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Inside the Mind of a Champion: How Athletes Develop a Winning Mindset

What if I told you that you can significantly increase your race performance overnight?

Sounds too good to be true right? Well, we've helped an athlete do just that leading into his most important race of the season.

I had an athlete last year who was constantly worried in the week leading up to the state championship race about all the things that could happen that he may not be entirely prepared for. He was worried he wasn't fueling optimally leading into the race, worried about the forecast of cold rain and the possibility of a very muddy race, and worried about his inner monologue during previous races telling him to ease up when it got hard. 

I spent a few hours each day leading up to the race talking this athlete through his fears and helping him shift his mindset from one of under-preparation bordering on imposter syndrome to one of belonging and deserving. He realized on his own that he belonged at the front of the race and was deserving of the win, I only helped him discover this fact. He went on to win the state championship that weekend after not getting on the podium all season.

I want to help athletes like you become champions so I will describe the exact process I use to help athletes go from doubting themselves to becoming the strongest version of themselves.

The three key traits that champions exhibit are motivation, consistency, and willingness to learn.



What drives an athlete to win? What keeps you grinding day to day despite no one being there to celebrate the process?

Athletes can be extrinsically or intrinsically motivated, but the vast majority of them are extrinsically motivated. This means the thing that drives them is the pleasure of beating others and winning more than anything. It is not difficult to see why so many athletes enjoy sports when the thing they enjoy most about it is asserting their superiority.

However, the difference between an average athlete and ones that truly shine is those exceptional athletes are highly motivated intrinsically. They are driven to be the best possible version of themselves despite what the outside circumstances may be.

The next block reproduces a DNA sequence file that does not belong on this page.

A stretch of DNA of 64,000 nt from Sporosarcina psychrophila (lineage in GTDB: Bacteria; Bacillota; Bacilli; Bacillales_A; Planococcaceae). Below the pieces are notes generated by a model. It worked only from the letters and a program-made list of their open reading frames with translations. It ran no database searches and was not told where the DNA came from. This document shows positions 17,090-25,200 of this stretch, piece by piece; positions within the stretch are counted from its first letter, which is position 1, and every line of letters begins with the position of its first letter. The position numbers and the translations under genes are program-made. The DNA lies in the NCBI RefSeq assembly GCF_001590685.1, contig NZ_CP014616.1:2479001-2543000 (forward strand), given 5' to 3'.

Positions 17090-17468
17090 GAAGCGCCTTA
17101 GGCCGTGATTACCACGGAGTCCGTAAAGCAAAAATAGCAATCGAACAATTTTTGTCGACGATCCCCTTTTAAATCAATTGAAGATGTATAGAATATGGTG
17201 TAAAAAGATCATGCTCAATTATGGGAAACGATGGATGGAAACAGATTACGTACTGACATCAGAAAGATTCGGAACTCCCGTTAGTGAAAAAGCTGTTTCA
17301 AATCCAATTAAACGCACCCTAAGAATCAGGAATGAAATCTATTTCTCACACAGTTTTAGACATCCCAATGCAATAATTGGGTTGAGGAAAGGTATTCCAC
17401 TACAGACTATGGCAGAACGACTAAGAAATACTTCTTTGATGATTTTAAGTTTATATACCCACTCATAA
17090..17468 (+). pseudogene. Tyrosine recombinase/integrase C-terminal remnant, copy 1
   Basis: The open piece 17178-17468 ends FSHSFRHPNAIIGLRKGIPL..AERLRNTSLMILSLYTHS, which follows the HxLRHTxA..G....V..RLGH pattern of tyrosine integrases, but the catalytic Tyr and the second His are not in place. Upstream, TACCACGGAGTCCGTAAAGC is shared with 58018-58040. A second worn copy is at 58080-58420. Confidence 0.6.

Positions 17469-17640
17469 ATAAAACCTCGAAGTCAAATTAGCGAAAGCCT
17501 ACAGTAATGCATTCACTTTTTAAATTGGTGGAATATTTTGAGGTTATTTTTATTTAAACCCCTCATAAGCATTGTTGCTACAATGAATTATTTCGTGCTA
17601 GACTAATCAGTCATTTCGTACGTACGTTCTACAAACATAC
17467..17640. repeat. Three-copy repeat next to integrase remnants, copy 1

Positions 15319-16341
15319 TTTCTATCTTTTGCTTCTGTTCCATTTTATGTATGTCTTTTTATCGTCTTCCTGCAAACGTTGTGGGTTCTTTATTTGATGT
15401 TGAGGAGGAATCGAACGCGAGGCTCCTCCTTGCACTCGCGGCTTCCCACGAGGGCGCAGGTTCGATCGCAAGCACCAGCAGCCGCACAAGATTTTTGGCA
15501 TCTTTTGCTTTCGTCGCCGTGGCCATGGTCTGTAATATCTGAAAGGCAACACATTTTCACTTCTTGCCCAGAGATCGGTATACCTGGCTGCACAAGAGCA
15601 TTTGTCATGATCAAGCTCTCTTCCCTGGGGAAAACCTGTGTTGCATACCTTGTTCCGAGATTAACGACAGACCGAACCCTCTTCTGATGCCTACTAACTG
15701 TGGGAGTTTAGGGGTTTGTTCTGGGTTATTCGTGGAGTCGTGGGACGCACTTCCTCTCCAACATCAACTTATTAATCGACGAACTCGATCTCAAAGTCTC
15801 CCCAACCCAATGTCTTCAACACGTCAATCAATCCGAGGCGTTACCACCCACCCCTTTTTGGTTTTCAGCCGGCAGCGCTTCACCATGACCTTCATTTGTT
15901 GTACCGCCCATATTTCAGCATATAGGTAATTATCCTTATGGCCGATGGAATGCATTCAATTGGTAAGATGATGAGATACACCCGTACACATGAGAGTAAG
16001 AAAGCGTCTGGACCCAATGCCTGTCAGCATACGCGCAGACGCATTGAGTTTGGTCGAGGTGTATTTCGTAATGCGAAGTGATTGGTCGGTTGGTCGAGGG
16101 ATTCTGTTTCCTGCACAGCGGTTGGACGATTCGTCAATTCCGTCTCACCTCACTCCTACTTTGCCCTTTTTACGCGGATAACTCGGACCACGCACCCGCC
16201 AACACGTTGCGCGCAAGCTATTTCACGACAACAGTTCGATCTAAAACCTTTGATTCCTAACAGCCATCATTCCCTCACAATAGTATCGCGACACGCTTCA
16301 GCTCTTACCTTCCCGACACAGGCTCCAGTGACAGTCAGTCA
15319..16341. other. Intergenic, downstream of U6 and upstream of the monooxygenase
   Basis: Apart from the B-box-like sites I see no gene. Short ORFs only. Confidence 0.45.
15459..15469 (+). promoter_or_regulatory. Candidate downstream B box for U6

The best way to spot this difference in mindset is when athletes are presented with incredibly difficult circumstances. If extrinsically driven athletes feel as if their opportunity to win has dwindled, they have lost their motivation to continue, but an intrinsically motivated one will continue to push through.

The athlete I mentioned earlier talked about his internal monologue telling him to slow down and essentially give up. He felt as if he didn't belong at the front of the race. Since he hadn't made it on the podium yet that season, no one else expected him to be there, so he had no external driving force to push him to be at the front.

I reminded him that he has the lap times, the fitness, and most importantly the mental toughness to be at the front. He belongs. What he needed to do was make a fundamental change in what he wanted, his extrinsic driving forces were not strong enough, so he created his driving force. He wanted it for himself, to prove that he does belong and that he can do it.

True champions want it for no one else but themselves, and they will do anything they can to make that driving force strong enough to get them where they need to be.


If an athlete's internal driving force is strong enough, they will have no trouble doing what needs to be done to be great. But what separates them is their unwavering consistency.

The key to mastering any skill is repetition, the more you can expose yourself to high-quality experiences, the more you learn and adapt from them. Exceptional athletes prioritize these regular high-quality experiences instead of a few, one-off perfect experiences.

Another fear of this athlete leading into the race was his nutrition. He was constantly thinking of the days he missed his macros or didn't fuel for a workout quite perfectly and his performance suffered as a result.

I reminded him that perfection should be looked at as an exception, not the rule. A quote I like to live by in coaching, training, and life, in general, is "Perfection is the enemy of good". I am more concerned with the hundreds of days he was 90% perfect with his nutrition than I am with the handful he was 100% or even the handful that he was just off and not having it.